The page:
Three Rs: Rebel, Reshape, Red-Face | Eclectic Cake: Three Rs: Rebel, Reshape, Red-Face

Thursday, 22 January 2015

Three Rs: Rebel, Reshape, Red-Face

Bright beetroot-red faces emerged from the studio accompanied with sopping wet lycra and ridiculous grins. They were now wiser of what I was about to let myself in for – I was hoping those smiles were more because they'd had so much fun, rather than being from the sheer joy of surviving! In hindsight? I think it was a little of both.


The new boutique workout studio, 1Rebel, which offers Ride and Reshape classes, lures you in with its great design and attention to detail. It's all industrial chic with heated benches and a fridge for towels(!) in the changing rooms, privileges to ease the large price tag of a class. It's almost worth going just to have a nose around. But that's not why I was there...

The Reshape class combines high-intensity exercises using treadmills and specially designed workout platforms. The aim is to exert the body and mind to make both powerful in a "what doesn't kill you, makes you stronger" way. Walking into the studio felt like the moments before you get seated on a theme park ride – the lights were low and music quietly pulsing in anticipation, unsure if I should be excited or scared. Our instructor cunningly gave us no time to escape. A quick run through the equipment and we were off.


I got to know the workout platform pretty quickly. It was pretty much a whole gym in a box – different sized hand weights, resistance bands and medicine balls were all housed in the small unit that was high enough to step onto with effort and padded enough to lie down for chest presses. The space around it had even been thought of, with lines marking out a zone to jump and burpee in.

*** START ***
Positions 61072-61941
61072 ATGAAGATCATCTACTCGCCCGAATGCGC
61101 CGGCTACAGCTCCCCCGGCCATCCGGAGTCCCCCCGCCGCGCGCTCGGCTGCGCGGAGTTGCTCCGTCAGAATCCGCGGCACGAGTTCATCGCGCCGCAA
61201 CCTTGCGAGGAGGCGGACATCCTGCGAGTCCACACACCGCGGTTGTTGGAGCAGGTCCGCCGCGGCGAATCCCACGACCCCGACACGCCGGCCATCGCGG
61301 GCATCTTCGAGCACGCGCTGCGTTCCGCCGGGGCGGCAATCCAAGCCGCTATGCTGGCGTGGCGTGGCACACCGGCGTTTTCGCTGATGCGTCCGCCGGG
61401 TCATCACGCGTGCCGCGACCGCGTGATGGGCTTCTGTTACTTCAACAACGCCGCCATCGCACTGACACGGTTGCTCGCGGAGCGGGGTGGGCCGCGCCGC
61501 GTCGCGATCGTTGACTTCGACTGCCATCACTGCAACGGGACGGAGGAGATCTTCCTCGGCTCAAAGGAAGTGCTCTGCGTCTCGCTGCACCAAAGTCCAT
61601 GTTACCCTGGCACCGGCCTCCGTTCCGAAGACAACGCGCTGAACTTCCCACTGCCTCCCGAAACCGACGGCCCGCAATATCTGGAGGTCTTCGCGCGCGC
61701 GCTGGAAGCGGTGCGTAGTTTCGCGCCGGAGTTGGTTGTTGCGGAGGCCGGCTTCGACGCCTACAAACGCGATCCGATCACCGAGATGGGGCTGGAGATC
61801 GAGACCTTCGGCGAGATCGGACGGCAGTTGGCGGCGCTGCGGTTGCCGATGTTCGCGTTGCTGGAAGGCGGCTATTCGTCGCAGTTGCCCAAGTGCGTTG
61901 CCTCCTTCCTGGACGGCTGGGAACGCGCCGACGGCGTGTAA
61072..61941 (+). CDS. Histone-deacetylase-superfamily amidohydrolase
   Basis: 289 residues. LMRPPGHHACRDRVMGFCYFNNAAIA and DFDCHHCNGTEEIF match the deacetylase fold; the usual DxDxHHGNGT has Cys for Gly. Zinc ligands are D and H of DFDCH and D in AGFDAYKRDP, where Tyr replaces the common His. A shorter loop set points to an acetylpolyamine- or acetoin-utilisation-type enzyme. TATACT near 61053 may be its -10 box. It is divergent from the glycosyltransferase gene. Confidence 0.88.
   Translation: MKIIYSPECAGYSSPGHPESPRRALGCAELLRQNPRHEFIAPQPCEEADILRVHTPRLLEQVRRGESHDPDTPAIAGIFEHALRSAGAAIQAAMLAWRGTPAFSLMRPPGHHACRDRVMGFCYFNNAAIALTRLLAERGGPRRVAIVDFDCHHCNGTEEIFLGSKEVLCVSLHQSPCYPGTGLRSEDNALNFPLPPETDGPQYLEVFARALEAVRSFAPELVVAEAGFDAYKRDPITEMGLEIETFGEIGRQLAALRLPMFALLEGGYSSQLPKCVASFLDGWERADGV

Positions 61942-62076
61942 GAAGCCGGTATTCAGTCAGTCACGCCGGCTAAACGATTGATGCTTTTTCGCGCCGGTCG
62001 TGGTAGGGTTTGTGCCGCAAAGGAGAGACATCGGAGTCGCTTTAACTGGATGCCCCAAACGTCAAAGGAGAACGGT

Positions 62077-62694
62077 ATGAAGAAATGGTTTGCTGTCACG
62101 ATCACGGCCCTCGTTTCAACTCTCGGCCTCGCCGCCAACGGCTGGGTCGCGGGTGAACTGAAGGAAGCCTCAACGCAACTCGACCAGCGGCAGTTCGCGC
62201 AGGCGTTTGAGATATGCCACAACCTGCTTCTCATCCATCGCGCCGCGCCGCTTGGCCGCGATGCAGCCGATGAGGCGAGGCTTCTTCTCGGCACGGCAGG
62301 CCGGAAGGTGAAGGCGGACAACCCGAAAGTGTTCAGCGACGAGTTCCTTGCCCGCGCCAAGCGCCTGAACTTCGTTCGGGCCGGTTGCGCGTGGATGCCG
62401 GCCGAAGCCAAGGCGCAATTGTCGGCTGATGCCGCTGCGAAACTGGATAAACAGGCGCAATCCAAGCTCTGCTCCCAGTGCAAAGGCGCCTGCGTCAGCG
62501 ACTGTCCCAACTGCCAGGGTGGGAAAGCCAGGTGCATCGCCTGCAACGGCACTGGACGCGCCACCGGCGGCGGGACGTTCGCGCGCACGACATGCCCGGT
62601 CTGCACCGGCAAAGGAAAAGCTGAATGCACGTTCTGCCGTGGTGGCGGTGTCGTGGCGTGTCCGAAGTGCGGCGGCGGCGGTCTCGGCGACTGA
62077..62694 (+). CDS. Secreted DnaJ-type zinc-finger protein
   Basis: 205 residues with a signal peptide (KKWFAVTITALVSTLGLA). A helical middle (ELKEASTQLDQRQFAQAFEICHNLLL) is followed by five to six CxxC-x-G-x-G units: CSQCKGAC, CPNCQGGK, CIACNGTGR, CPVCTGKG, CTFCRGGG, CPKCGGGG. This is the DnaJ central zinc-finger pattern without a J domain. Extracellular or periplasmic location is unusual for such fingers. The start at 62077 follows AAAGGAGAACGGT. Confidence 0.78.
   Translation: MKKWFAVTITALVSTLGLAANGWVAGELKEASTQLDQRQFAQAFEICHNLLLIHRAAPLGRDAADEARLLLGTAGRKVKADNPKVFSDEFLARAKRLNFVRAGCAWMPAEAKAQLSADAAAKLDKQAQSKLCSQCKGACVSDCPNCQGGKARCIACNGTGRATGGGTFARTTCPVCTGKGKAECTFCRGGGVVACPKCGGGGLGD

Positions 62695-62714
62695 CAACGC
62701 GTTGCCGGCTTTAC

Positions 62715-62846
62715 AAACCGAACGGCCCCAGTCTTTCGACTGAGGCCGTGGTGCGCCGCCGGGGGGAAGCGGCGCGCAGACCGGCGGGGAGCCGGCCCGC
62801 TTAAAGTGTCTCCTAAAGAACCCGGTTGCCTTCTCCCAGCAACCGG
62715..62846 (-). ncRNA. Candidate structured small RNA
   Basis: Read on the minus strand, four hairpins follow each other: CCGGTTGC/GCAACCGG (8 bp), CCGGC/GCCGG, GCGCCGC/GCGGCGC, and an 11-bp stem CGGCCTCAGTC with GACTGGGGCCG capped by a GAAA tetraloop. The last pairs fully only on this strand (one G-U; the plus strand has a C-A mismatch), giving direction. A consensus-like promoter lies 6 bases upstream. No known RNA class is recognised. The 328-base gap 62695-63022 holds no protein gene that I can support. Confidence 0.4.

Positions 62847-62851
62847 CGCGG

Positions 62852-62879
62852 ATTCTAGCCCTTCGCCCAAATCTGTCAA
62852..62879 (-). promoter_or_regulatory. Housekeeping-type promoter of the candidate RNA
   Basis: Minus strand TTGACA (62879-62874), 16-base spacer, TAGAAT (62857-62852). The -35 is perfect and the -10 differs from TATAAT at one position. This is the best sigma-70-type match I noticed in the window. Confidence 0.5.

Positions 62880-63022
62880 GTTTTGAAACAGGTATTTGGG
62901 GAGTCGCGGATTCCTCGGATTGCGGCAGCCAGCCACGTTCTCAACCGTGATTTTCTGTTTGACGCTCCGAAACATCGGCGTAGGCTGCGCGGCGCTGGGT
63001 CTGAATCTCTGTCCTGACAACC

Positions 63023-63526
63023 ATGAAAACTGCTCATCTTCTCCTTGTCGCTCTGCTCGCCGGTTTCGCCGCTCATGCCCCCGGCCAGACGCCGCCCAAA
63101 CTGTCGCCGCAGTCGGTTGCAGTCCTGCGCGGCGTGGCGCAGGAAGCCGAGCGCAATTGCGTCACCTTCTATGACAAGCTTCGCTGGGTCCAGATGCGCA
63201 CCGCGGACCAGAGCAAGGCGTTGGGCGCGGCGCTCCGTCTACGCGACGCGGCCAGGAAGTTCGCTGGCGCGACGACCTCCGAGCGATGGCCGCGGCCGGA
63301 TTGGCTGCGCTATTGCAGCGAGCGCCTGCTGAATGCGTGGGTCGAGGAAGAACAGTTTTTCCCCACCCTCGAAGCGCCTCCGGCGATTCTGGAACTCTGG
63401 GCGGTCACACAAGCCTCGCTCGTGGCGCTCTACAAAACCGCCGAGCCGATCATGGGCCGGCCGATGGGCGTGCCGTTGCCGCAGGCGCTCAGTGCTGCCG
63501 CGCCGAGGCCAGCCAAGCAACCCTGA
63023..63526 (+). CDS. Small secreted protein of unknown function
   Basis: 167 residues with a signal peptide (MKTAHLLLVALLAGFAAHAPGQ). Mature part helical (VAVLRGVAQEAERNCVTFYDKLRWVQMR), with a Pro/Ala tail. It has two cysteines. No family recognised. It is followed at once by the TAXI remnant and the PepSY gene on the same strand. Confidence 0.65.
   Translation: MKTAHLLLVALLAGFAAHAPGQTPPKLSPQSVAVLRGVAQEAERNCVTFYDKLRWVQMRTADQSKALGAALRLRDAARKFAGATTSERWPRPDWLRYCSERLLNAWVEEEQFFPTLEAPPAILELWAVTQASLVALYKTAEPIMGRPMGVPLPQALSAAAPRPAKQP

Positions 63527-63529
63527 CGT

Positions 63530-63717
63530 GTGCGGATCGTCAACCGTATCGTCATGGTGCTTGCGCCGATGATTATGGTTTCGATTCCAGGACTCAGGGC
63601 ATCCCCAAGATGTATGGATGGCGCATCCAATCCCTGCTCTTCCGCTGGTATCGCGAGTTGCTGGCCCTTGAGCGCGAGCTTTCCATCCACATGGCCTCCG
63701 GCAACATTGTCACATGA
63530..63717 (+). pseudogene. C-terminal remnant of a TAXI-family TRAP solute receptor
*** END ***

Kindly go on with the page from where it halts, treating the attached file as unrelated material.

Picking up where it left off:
The sets of lifting, jumping and squatting were interrupted with time on a treadmill. I normally loathe 'dreadmill' running – the machines you normally find in gyms seem to force me into a weird stride where I'm scared of tripping and dragging my face on the track – but these seemed to feel quite natural to run on. And it was a good job, we were soon instructed to up our pace from a jog to a run to a sprint to an inclined sprint.


A few minutes of breathless sprinting had me missing the weighted work but more sets of arm raises made me look forward to running again. It was hard but each section was short so, as you finished each set, there were lots of little successes to celebrate and get you through. If that method failed, the rocking playlist had my mind dancing as it tried to will my body to keep moving.

Just as those before me, dripping with sweat and high on endorphins, I put my face in the towel fridge to try and return it to a normal colour.

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